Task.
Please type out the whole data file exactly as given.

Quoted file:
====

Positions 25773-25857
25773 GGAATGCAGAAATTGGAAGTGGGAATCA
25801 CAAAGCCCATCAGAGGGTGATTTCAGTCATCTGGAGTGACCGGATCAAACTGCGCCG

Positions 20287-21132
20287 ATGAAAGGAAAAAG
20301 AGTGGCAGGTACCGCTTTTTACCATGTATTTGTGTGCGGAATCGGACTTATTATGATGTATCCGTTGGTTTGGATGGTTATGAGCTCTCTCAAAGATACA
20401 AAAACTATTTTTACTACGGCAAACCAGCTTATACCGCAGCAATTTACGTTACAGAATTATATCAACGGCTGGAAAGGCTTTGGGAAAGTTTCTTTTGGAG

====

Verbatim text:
Positions 25773-25857
25773 GGAATGCAGAAATTGGAAGTGGGAATCA
25801 CAAAGCCCATCAGAGGGTGATTTCAGTCATCTGGAGTGACCGGATCAAACTGCGCCG

Positions 20287-21132
20287 ATGAAAGGAAAAAG
20301 AGTGGCAGGTACCGCTTTTTACCATGTATTTGTGTGCGGAATCGGACTTATTATGATGTATCCGTTGGTTTGGATGGTTATGAGCTCTCTCAAAGATACA
20401 AAAACTATTTTTACTACGGCAAACCAGCTTATACCGCAGCAATTTACGTTACAGAATTATATCAACGGCTGGAAAGGCTTTGGGAAAGTTTCTTTTGGAG